17 August 2018, The Conversation, Drought, wind and heat: when fire seasons start earlier and last longer. The New South Wales Rural Fire Service declared the earliest total fire bans in its history this week. The entire state was declared to be in drought on the same day. The combination of winter drought and hot, dry weather has made dangerous fires increasingly likely. Already this week two fires on the south coast have escaped containment lines and destroyed houses. The weather during these fires was 6℃ warmer than the August average, dry and extremely windy. The wind speed peaked at 104 kilometres an hour in Bega and 85km/h in Nowra, two towns close to where fires broke out. Under these conditions, bushfires will spread quickly, produce large numbers of embers and are hard to stop. Our fire seasons now start earlier and last longer. This means we’re increasingly likely to see repeats of historically large fires threatening residential areas. Read more here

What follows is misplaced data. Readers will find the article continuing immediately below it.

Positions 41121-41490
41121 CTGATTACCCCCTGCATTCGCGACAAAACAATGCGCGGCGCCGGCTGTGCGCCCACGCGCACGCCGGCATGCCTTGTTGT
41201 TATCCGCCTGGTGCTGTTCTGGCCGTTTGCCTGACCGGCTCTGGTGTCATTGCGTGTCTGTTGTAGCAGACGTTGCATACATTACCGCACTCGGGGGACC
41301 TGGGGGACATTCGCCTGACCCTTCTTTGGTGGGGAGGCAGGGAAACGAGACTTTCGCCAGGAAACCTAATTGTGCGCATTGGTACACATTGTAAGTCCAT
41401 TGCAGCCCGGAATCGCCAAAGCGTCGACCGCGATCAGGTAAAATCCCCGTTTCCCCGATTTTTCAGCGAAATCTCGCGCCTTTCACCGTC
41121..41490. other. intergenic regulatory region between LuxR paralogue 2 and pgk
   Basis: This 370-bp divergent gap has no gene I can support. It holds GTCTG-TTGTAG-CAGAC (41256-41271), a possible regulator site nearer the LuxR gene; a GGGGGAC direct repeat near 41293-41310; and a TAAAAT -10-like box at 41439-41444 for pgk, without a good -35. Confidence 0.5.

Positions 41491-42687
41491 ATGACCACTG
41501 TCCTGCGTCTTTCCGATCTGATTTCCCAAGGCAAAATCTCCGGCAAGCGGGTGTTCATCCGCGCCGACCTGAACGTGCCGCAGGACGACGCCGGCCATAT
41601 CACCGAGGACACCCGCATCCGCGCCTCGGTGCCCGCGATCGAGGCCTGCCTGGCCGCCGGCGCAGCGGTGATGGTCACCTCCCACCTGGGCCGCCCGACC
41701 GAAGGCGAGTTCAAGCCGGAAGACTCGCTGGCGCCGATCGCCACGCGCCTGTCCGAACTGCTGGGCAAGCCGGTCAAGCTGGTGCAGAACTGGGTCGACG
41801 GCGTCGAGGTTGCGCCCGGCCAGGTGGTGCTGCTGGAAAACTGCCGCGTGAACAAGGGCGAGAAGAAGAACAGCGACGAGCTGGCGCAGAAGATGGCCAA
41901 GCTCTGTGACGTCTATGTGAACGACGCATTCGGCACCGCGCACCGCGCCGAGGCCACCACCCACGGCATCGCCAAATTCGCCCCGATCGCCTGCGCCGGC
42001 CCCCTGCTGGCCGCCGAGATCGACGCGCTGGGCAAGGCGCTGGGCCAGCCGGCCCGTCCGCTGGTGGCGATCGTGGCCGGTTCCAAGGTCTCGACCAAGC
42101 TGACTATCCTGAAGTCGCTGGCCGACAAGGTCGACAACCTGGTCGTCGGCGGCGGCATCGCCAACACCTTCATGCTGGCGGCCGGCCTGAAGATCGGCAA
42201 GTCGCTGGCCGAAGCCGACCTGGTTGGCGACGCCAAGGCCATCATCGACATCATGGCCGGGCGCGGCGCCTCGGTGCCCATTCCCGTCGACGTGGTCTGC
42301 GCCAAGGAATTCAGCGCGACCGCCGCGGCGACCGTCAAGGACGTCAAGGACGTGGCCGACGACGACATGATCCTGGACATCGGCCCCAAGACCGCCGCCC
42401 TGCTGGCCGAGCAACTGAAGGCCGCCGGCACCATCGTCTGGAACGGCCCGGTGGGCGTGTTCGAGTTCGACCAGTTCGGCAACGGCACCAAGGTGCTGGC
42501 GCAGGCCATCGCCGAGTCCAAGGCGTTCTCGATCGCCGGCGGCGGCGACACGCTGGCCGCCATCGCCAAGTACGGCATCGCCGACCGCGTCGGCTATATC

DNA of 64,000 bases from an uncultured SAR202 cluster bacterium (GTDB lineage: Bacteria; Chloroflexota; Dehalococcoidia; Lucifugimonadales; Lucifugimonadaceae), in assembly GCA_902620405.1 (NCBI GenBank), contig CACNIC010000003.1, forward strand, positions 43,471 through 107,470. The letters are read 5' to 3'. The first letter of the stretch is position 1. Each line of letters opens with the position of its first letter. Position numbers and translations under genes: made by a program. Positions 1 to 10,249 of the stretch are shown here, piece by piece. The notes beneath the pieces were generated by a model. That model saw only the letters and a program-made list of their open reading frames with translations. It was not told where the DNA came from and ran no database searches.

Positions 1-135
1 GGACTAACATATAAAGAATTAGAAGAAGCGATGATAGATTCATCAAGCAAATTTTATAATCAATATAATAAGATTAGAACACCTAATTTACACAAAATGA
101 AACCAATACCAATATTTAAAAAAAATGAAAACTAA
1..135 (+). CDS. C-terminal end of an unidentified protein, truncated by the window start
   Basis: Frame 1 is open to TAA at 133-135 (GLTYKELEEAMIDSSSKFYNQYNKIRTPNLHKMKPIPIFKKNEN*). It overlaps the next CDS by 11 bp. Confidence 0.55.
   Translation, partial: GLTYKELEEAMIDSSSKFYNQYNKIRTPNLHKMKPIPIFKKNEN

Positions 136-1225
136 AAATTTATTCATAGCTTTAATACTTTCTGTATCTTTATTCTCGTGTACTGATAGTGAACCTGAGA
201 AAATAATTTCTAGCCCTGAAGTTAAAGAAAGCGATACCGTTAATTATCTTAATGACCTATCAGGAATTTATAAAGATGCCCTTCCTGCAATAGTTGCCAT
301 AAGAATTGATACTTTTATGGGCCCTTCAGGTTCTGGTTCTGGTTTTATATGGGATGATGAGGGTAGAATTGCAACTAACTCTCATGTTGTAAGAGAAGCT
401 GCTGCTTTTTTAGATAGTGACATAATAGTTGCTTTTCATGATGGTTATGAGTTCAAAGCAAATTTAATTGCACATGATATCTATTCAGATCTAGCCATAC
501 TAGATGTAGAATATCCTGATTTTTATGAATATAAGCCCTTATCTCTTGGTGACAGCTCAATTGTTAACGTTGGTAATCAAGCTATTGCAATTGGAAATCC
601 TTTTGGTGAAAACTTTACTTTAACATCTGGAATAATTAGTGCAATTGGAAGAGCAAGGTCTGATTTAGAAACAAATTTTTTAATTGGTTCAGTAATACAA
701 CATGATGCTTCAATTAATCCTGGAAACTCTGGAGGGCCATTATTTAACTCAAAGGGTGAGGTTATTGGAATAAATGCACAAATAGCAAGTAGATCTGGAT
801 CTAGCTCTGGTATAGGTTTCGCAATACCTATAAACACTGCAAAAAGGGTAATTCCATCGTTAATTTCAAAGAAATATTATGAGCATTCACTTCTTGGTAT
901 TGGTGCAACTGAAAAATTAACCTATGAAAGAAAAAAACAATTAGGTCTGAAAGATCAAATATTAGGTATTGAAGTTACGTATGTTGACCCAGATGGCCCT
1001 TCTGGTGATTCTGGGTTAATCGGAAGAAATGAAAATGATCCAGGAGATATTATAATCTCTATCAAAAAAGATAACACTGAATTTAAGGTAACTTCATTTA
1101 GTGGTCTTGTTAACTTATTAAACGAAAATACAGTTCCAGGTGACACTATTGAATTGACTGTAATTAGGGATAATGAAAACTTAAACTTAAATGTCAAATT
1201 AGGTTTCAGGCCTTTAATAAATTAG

CFA Chief Fire Officer message for the 2018 Fire Season
Fire invading the suburbs of Canberra 2003
Bushfire Attack Levels (BAL) for buildings in Fire Prone Areas
What are Bushfire Prone Areas? Bushfire Prone Areas are areas that are subject to or likely to be subject to bushfires. To view the Bushfire Prone Area of Brown Hill access the link here. Source: Visualising Ballarat.
Bushfire protection and my property: This is the main Vic DELWP site You can get your own property report from this page in regard to planning overlays. A Guide to retrofit your home for better protection from a bushfire: This guide, among other things provides a simple table that outlines low /moderate and high cost alternatives and sets out different requirements for the BAL ratings. A Guide to Windows and Doors in Bushfire Prone Areas: Another more detailed guide for windows and doors. FAQs – Bushfire Prone Planning – BAL Assessments. Even though this site relates to WA I found the information provided quite useful. Contact City of Ballarat for more specific details on 5320 5500